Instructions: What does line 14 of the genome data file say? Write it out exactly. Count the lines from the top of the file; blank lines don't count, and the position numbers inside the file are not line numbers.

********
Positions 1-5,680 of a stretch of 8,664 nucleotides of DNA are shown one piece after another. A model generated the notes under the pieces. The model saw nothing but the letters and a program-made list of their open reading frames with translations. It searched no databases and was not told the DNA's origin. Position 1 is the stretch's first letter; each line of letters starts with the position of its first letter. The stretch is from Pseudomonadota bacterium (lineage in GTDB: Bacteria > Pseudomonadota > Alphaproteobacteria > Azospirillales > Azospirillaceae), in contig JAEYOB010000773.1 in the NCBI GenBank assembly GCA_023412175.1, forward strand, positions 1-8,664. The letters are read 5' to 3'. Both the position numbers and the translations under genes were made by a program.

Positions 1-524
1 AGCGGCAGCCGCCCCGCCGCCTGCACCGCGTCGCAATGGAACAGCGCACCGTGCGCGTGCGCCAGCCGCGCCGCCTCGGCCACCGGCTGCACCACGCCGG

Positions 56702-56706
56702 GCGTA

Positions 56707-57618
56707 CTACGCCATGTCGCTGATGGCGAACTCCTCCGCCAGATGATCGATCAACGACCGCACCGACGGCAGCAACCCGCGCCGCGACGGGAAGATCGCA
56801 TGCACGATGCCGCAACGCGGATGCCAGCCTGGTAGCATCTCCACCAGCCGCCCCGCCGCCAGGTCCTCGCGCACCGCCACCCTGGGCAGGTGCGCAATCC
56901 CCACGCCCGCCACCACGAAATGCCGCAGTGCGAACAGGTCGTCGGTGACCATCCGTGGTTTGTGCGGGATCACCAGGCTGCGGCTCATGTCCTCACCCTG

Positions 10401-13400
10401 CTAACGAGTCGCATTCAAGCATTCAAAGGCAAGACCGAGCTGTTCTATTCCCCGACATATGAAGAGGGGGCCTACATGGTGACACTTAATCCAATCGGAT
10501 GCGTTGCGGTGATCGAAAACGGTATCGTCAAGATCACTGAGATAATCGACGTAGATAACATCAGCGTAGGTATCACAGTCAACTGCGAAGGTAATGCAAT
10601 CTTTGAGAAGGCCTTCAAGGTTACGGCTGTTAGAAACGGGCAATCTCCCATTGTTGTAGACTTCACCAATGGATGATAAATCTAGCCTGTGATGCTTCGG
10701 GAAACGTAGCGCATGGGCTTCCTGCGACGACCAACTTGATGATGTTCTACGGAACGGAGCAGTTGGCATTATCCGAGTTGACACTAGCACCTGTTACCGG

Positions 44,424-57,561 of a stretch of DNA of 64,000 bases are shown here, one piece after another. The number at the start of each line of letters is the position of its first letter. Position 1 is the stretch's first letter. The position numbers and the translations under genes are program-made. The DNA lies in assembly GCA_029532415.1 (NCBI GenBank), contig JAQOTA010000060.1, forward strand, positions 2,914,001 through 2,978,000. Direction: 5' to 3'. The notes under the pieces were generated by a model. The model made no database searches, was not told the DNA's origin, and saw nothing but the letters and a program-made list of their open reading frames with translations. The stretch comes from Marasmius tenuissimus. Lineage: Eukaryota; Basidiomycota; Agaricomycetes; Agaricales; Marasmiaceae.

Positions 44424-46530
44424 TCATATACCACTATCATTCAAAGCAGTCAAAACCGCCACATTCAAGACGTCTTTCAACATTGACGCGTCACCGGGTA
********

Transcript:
10701 GAAACGTAGCGCATGGGCTTCCTGCGACGACCAACTTGATGATGTTCTACGGAACGGAGCAGTTGGCATTATCCGAGTTGACACTAGCACCTGTTACCGG